Disney, among other things, has always been associated with quality animated entertainment. Typically they will have an animated feature film premiering every year. However, that wasn't always the case and back in the 1980's Disney seemed to have more success with after-school animated shows entitled The Disney Afternoon. Gummi Bears, DuckTales, TaleSpin, and Chip n' Dale: Rescue Rangers became staples on televisions all across the country and Disney theme parks cashed in on the success. Seeing how everything old is new again and since Disney+ can always use more content, the powers that be signed off on a Chip n' Dale: Rescue Rangers movie, debuting May 20, 2022.
As we catch up with two of our favorite crime fighters, we see they have grown apart after a disagreement regarding their careers. Chip (Andy Samberg; Brooklyn Nine-Nine) has moved on to a quiet, mundane life as a successful insurance salesman while Dale (John Mulaney; Spider-Man: Into the Spider-Verse [voice]) is still making the rounds on the "FanCon" circuit.
The two meet up one day at their friend and former co-star, Monterey Jack's (Eric Bana; Star Trek) home where Jack tells them he is in trouble and he owes a lot of money to Sweet Pete (Will Arnett; Arrested Development). When Chip and Dale get a call the next day from the police saying Monty is missing they need to put their feelings aside and work together to find their friend. Of course, they manage to mend broken fences along the way.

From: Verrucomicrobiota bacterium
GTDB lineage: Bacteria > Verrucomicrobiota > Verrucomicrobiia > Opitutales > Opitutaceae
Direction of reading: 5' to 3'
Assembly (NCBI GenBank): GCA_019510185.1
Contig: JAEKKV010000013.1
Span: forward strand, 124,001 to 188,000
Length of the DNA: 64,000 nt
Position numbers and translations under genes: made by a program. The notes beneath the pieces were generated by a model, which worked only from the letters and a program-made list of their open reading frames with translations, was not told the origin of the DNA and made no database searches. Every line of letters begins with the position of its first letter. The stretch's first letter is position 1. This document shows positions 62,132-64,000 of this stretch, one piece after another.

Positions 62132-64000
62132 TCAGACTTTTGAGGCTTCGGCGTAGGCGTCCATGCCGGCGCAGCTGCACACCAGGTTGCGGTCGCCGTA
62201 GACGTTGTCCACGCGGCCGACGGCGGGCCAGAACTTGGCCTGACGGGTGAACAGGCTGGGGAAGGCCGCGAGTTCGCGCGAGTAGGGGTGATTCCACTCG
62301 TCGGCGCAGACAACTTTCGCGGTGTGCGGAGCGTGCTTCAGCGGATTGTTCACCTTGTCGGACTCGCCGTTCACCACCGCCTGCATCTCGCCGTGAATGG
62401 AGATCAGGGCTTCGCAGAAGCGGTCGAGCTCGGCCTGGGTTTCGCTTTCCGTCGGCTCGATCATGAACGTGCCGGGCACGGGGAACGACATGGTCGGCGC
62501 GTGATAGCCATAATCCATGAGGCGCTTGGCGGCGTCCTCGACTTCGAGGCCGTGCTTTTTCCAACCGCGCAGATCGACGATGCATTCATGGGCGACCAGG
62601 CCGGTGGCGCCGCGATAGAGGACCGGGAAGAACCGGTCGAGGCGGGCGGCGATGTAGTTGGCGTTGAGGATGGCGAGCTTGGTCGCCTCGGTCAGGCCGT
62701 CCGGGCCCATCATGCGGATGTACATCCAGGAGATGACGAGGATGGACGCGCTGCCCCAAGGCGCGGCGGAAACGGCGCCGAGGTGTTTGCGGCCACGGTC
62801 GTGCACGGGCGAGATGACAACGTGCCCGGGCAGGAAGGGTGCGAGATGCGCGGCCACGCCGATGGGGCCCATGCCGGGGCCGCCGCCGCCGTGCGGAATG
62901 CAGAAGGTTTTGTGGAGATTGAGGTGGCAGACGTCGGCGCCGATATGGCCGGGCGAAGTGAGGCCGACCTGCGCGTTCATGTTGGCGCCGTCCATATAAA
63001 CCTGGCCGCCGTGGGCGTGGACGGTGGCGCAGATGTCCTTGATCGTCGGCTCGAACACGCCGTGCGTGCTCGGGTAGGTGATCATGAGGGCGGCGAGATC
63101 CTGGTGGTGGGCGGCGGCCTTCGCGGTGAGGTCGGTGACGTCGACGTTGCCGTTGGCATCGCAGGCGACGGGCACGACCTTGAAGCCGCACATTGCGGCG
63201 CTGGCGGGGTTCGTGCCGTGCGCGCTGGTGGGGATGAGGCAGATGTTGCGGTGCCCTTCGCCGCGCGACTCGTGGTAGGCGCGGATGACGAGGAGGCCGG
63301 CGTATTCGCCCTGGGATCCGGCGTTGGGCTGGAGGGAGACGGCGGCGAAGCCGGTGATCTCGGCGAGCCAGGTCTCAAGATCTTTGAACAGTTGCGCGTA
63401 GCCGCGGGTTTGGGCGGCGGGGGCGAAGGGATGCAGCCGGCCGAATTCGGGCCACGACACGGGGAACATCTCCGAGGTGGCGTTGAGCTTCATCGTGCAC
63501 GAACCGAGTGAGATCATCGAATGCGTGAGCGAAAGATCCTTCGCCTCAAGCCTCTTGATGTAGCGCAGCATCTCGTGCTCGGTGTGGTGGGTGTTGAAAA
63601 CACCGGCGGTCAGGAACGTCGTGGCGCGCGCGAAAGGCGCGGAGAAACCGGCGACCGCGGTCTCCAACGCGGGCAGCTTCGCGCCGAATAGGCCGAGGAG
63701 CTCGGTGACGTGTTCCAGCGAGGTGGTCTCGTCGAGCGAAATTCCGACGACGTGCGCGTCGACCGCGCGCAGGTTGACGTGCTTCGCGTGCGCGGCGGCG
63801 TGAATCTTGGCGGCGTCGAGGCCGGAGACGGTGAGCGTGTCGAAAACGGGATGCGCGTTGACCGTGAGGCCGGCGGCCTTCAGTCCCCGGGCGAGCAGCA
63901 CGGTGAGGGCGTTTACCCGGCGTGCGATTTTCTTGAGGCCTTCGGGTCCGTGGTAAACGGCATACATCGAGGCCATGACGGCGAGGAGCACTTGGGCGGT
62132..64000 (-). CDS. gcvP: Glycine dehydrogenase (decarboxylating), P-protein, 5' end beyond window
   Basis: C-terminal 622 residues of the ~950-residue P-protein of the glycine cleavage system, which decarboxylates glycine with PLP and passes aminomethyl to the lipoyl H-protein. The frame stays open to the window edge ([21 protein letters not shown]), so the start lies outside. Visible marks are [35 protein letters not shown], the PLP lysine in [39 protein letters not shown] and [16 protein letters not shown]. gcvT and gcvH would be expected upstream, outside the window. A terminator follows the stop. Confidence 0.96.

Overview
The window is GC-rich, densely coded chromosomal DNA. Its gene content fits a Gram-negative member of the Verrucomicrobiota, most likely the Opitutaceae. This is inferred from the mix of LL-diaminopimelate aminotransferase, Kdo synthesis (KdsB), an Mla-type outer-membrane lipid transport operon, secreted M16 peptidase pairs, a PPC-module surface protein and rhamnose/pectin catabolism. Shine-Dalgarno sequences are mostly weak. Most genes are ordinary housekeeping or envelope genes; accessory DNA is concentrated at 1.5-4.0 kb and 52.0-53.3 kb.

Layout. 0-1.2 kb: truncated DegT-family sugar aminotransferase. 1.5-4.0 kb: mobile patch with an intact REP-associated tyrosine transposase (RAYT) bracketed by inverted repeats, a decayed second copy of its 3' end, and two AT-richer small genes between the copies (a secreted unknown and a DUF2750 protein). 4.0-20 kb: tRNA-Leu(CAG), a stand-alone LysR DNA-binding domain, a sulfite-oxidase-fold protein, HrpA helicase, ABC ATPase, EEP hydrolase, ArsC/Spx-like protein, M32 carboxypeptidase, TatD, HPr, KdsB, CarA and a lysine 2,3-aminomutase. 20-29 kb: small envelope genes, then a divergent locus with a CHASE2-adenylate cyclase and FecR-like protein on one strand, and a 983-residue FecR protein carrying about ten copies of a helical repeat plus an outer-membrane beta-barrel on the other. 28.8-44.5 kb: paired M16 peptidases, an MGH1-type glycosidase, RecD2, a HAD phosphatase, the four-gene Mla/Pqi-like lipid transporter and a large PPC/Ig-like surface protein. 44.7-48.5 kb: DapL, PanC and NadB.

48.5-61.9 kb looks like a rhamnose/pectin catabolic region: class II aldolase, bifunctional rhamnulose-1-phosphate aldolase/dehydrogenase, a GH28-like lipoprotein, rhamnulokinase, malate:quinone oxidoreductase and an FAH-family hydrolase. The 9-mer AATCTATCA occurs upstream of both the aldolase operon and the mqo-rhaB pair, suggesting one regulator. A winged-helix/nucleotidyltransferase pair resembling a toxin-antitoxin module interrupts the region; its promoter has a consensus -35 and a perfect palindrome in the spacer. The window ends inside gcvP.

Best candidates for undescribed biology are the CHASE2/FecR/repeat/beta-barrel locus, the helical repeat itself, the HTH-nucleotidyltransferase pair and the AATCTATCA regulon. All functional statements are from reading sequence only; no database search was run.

While not the original actors voicing most of the characters, the vocal talent assembled for this hour and a half, mixed media movie is impressive. Samberg and Mulaney are no strangers to voice work and they give Chip and Dale an exuberant tone that is infectious. Bana as Monty is an interesting choice because he is not necessarily known for doing animated films and many of his movies have a serious and violent tone to them. This character gives him a chance to show off his more light-hearted side. Of the other "cameos" voiced in the movie, the best has to be Dennis Haysbert (24) as Zipper. What makes it outstanding is 1) the deep tones coming from this tiny flying bug are unexpected and 2) in the television series, Zipper spoke only in "buzzes" that were understood by other bugs and Monty.
Visually, Rescue Rangers is an interesting mix of live-action, 2D, and 3D animation (This decade's Roger Rabbit). Seeing the various formats blended together makes for a striking picture and the viewer could watch the film several times and spend one whole viewing on the mixed modalities alone. Director Akiva Schaffer (Popstar: Never Stop Never Stopping) does a great job with the actors while being very precise about what should happen in every scene (even in the background). The script, written by Dan Gregor (How I Met Your Mother) and Doug Mand (Doolittle) is ok with some smart dialogue here and there.
If you were a kid of the '80s and early '90s and you raced home after school to watch The Disney Afternoon, this movie is a love letter to you. It is as if Gregor and Mand wanted to see how many Easter eggs they could squeeze into 90 minutes and the whole film is full of them with some plot points thrown in-between. While they can be fun and nostalgic for the adults watching, they will fly right over the heads of younger audiences. With that thought in mind, kids will probably like the characters and enjoy the recycled plot but I don't see them begging to watch the movie multiple times.